in Genetic Testing
-Sandeep Saxena, founder
and CEO, Acton Biologicals
In the next five years, we will be talking in terms of our genes, like
we talk in terms of our mobile phones today. In 2015, conversations
like “I have 5MP camera and palm operating system on my
mobile” will change as “I have a gene to be an
athlete and a gene for baldness”. This is going to be a big
opportunity for people in healthcare, pharmaceutical, research,
diagnostics and it also poses great challenge to people regulatory
affairs, insurance and the mass population. Owing to the crashing
genome analysis prices, by 2015, it might be possible to do the whole
genome analysis of an individual for less than Rs 1,000.
1865 - Mendelian genetics
1953 - Watson and Crick’s DNA structure
1977 - Frederick Sanger’s DNA sequencing
1983 – Polymerase chain reaction
1990 – Human genome project initiated
1996 – Dolly, the sheep was born
1998 – Microarray chip
2003 – First human genome sequence revealed
2008 - $1,000 genome
Right now, the market focuses on animal genetics, plant genetics,
pathogen genetics and basic research, but in the long term human
genetics will gain prominence. Even though the human genome project was
completed in 2003, we still do not know the exact number of genes we
have. Some say it is 19,000 while others still consider it as 30,000.
We all differ from each other because of the variation in
single-nucleotide polymorphisms (SNPs), copies number variations, gene
expression, and epigenetics.
For the past two decades, huge investments are made in research and we
have lots of useful data today. We can screen your DNA and tell, with
good amount of accuracy, where your ancestors came from, the best
career for you, the kind of food you should be eating, and the types of
diseases you might suffer from and how can these be prevented or
postponed. We have not yet reached a stage where we can modify the
defective genes or have designer baby to have all the good genes? Sure,
we are still far far away from that day, but the snow ball has started
rolling. There are large genetics testing infrastructures available in
all major cities in India.
Global research centers are studying the unknown aspects of the human
genome and doing population genetics. Large IT infrastructure is being
used for bioinformatics. And clearly the focus is on human genetics.
Thousands of individuals are being sequenced for thousands of genes in
multiple countries. A lot is already known and hence, doctors are
requesting for more and more genetic tests for their patients. Healthy
individuals are reading about this subject and are sitting on the
fence. The day a company offers a reasonable sequencing service, they
are going to get themselves tested and flaunt their genes.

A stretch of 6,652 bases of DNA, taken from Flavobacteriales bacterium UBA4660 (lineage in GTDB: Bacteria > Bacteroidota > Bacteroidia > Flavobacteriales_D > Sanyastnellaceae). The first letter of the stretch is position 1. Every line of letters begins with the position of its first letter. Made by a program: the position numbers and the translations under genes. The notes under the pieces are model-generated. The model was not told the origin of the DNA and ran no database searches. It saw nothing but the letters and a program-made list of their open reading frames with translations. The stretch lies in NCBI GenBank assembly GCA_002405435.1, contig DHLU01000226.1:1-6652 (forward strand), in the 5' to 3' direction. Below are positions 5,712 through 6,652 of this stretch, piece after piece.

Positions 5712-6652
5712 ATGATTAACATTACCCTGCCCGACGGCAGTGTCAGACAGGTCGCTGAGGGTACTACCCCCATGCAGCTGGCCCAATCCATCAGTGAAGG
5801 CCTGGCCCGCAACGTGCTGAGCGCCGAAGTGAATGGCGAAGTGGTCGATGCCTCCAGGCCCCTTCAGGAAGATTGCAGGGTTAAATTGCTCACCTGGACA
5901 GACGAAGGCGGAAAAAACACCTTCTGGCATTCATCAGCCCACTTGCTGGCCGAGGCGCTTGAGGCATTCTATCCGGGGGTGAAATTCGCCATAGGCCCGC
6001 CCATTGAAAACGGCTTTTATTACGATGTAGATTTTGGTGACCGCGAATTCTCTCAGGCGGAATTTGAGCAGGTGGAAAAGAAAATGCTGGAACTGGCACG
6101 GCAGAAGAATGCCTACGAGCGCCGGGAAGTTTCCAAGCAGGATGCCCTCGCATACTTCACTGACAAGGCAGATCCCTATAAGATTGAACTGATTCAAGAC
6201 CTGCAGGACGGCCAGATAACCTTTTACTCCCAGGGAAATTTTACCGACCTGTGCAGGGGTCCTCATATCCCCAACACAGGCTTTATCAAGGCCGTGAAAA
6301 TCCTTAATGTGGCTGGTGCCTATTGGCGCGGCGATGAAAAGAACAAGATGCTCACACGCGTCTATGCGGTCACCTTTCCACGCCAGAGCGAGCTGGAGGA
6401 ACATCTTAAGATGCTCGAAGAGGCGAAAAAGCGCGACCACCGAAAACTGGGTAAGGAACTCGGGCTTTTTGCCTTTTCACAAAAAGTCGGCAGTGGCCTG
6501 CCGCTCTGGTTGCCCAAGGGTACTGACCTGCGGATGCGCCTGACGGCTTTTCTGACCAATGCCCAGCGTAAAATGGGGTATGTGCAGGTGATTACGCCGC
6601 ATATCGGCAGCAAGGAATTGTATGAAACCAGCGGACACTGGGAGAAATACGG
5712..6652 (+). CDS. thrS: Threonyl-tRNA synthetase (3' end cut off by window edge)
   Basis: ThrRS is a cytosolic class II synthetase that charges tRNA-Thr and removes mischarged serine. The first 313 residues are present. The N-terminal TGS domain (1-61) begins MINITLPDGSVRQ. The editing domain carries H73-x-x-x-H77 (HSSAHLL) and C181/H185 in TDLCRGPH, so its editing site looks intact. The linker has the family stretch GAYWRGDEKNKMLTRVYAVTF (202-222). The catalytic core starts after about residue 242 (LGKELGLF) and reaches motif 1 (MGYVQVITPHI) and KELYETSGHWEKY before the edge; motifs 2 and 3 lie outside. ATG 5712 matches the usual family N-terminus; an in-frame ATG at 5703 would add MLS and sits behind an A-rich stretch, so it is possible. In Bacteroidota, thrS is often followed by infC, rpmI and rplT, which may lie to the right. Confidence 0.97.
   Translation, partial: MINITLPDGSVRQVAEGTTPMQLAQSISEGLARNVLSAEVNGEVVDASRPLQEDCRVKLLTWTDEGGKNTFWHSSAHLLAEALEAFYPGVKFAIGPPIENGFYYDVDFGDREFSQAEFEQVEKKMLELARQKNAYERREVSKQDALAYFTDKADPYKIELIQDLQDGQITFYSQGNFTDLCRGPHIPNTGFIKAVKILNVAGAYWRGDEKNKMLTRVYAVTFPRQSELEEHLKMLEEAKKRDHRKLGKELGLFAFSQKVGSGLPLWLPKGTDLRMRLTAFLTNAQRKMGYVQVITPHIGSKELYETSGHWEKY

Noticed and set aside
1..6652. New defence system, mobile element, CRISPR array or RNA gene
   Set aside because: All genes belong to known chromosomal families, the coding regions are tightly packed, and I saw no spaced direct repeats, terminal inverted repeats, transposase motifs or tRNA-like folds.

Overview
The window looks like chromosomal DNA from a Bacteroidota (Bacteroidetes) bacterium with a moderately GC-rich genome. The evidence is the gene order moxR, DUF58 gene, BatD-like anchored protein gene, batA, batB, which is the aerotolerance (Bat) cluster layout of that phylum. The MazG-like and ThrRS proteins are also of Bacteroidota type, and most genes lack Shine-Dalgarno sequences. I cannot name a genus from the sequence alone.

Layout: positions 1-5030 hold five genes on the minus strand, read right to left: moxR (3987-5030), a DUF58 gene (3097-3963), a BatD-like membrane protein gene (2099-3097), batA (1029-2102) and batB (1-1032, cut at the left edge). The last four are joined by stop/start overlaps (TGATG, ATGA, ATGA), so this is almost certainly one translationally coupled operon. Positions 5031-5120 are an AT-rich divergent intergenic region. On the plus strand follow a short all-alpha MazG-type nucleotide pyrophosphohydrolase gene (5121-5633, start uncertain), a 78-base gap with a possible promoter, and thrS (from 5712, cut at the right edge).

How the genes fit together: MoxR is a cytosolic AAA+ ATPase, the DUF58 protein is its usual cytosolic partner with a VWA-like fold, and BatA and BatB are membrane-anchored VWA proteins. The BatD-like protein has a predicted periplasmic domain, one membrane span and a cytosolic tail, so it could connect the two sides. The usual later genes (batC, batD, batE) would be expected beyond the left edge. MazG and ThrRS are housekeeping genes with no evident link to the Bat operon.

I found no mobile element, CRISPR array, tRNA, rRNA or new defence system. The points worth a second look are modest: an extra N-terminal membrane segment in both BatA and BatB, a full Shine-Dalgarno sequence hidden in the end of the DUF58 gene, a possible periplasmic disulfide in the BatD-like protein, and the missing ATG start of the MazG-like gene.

So far, the major users of this information are equipment
manufacturers, research centers, pharmaceutical companies, diagnostics
centers, very small number of service provides and a small number of
end users. The global industry of human genetics services is estimated
to be worth $20 billion and the Indian industry will be Rs 50 crore.
But over the years this is going to change drastically. There will be
more and more service providers, offering a wide variety of services,
to a large number of human beings. Each person will come with a
different budget, different information need, and different
application. Rich families will like to know everything about them,
companies will like to know about their new employees, parents will
like to know about their new born kids, insurance companies will like
to know about their clients, and doctors will like to know about his
Organizations to watch
out for in 2009
The companies like 23andMe, DeCode Genetics and Navigenics have been
the leaders offering genetic services at $1,000. These companies have
built huge infrastructure with cutting edge equipment, huge population
databases, bioinformatics suits and marketing muscle to offer their
services to the global populations. Their offerings are overwhelming
from the technology side, but they might fail to excite a rich person
in India. Logistics and commerce are the other hurdles that these
companies will need to work on especially in India.
Taking a sample, analyzing it and giving a report are the strong foot
hold for diagnostics companies. Large diagnostics laboratories like
LabCorp, Mayo Clinic and Myriad Genetics are investing heavily, but
have failed to be as aggressive as the genetics focused startups. But
these companies that missed the bus are fast catching up, and encashing
on their logistics network, experience and relationships with masses.
Applied Biosystems, Illumina, Affymatrix, Sequenom and a couple of
other companies are the most aggressive players pushing technology to
the edge. They have been dropping the price and speeding up reports.
Just to give you an example, the first human to get sequenced, was done
at a price of $3 billion. The second person was sequenced at a price of
$500 million in two years, and the third at a price of $100 million in
less one year, the next target is to sequence a person in one month for
$10,000. Broadly these equipment companies offer competing products,
buy their application differ greatly. Illumina uses a bead-based
platform, while Applied Biosystems and Affymatrix use the microarray
platform. Sequenom uses mass spectrophotometry (MS) based technology.
Though the exact number of machines installed by each of these
companies in India is not known, India has the best of these machines
from all these companies.